We then visited the Þingvellir National Park, located 25 miles northeast of the capital, where we were taken on a tour around the park. Here we were able to walk between two submerged rifts- Silfra and Davíðsgjá. This was another location where the cold really took us by surprise! During our walk here, we viewed the country house of the Icelandic president, as well as the historical assembly place of the Icelandic Parliament. In this area, nowhere else in the world is the drifting apart of two continental plates as clear here. It is the oldest national park in the country!
Afterwards, we drove to our new hotel in Reykjavik ( ‘Rey’ translating as ‘Smoky And ‘Vik’ translating as ‘Bay’, with the original settlers led by Ingólfur Arnason around 874)and settled down for the evening. We stayed in Hotel Cabin for the next two nights.
Thursday 20th February - Reykjanes Peninsula day.
Picture of Reykjanes Peninsula by Joe Wolny Year 10
Firstly, we visited the bridge between the Eurasian and North American plate, which was surrounded by a dramatic landscape, with miles of snow covered terrain and rocky ledges. We ventured beneath the bridge which gradually turned into a snowball fight.Then we arrived at the Hornito volcanoes, where we were able to view huge areas of igneous rock ,along with the remains of lava tunnels. We climbed the remaining entities of volcanoes and were able to gain views over the surrounding area.
After a brief stop for lunch in the fishing village of Grindavik, we visited the Gunnuhver hot spring area, where a pungent smell was evident... We were able to walk along a boardwalk entering a cloud of steam sourced from a hot spring, and then a walk around Seltún geothermal area further on. We stopped at Lake Kleifarvatn which was an outstanding body of water with an unforgettable background! For this view, we travelled further into the mountain range where there were more peaks coated with snow.The lake itself contained various fragments of ice , almost like diamonds, along with hotspots beneath the surface. The view from the coach was also spectacular as you could see the windy roads among the majestic mountains, snow for miles (especially scenic for great photos!).
Picture of Gunnuhver hot spring area by Lucy Barrie Year 10
We then drove back into the capital of Iceland- Reykjavík. Staying here provided the group more of an insight into the culture and community in Iceland as we were among Icelandic people and saw their day to day living. We had some free-time in Reykjavík,allowing us to explore the streets and shopping areas, giving a great insight into the way they live. The time we had here enabled us to indulge ourselves in traditional aspects of the Icelandic lifestyle. We then went to the Hamburger factory in the city which was a enjoyable way to spend our last evening in Iceland! Whilst we were there we were able to experience some quirky differences , for example when a new baby was born a bell was rung and the population number sign would change, evoking a small celebration in the restaurant.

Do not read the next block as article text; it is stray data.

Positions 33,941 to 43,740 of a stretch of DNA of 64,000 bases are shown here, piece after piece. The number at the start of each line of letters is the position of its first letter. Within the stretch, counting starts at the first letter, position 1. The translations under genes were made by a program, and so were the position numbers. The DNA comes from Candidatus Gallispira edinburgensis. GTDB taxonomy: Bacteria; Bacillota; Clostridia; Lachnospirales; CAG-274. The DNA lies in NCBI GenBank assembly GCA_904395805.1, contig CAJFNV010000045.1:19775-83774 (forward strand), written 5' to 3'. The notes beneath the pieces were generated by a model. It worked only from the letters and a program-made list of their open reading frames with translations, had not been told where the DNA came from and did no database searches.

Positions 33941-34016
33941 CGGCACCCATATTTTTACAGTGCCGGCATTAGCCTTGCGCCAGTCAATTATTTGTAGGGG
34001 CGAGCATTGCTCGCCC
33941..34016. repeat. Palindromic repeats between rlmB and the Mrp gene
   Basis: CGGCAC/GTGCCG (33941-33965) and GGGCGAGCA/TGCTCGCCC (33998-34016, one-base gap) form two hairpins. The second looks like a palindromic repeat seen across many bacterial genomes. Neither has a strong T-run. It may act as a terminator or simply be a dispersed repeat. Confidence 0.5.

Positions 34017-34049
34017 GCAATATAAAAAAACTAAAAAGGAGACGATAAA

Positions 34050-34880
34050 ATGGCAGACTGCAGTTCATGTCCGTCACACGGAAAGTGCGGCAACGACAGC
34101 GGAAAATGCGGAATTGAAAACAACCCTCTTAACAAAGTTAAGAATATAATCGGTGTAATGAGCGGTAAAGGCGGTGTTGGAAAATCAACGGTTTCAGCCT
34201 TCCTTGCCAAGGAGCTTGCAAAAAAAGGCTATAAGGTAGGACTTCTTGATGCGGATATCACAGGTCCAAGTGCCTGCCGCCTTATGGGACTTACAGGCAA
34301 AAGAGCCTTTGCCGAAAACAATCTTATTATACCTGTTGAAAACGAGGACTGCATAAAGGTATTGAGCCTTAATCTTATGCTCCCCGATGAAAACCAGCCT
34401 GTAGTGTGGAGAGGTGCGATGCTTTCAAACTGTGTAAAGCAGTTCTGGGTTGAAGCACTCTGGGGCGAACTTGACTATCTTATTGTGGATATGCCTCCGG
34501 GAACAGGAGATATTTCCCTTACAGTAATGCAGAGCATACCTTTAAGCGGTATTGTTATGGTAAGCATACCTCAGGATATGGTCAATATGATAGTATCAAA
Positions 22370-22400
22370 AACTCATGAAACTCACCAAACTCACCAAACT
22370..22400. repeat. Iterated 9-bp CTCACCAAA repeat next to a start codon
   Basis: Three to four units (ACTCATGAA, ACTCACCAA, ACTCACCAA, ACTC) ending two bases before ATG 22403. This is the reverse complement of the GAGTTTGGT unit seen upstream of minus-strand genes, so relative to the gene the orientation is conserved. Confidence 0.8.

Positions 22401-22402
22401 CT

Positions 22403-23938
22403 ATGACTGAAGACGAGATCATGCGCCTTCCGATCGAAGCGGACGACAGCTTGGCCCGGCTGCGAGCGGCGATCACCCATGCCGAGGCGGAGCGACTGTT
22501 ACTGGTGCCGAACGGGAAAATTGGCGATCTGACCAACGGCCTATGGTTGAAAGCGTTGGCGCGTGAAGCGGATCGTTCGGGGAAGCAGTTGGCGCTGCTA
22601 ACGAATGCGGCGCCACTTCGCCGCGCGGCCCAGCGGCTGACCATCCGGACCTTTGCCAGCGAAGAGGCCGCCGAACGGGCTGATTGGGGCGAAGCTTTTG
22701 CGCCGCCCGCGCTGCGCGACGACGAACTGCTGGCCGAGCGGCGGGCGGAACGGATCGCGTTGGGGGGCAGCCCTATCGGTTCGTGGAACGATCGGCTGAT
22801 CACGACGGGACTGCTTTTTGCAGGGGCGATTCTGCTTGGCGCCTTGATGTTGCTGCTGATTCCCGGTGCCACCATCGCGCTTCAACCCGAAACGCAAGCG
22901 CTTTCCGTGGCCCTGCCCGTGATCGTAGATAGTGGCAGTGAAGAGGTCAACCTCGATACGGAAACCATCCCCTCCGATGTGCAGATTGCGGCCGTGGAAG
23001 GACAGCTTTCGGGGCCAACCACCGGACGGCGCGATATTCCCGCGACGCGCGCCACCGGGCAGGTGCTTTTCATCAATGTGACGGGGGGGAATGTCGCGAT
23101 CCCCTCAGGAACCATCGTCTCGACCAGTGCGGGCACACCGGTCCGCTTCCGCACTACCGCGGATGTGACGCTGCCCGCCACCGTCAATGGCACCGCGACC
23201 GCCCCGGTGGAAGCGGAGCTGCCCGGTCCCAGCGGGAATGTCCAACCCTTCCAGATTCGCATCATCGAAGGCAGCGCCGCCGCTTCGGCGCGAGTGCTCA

Friday 21st February
On Friday we went back into Reykjavík and Andy (our tour guide) showed us his favourite places in the capital ( like a Viking boat statue, the Concert Hall and the modern church of Hallgrimskirkja) and talked about the relevance they had to the area. We also got to see the cultural architecture in Iceland and identified how many patterns were repeated, linking it back to prior experiences. In the afternoon we went into the harbour where we boarded a whale watching boat. We all received tickets, displaying the types of cetaceans we could have potentially spotted, and got ready for a three hour excursion into the choppy Atlantic seas. There were three decks all providing different views and crew members informing us on what we could see on our trip. Unfortunately, no dolphins or whales were spotted although a seal was sighted, and we went past the John Lennon and Yoko Ono peace tower on one of the islands. We then made our way back into the harbour and efficiently made our way on a coach to the Hotel to collect our luggage. We then shortly arrived at the airport making a quick stop, then arrived at our gate with little time to spare... We then departed the Keflavík International Airport and made our way back to London Gatwick- we had a good flight with slight turbulence towards the end.
Hallgrimskirkja Church in Reykjavik by Ben Garcia Year 10
We had such an amazing trip and thank the teachers who took us and Andy for guiding us along the experience. Exploring Iceland was definitely unforgettable and a brilliant example of our GCSE geography studies in action.
Written by Anna Bence and Heidi Fogden - Year 10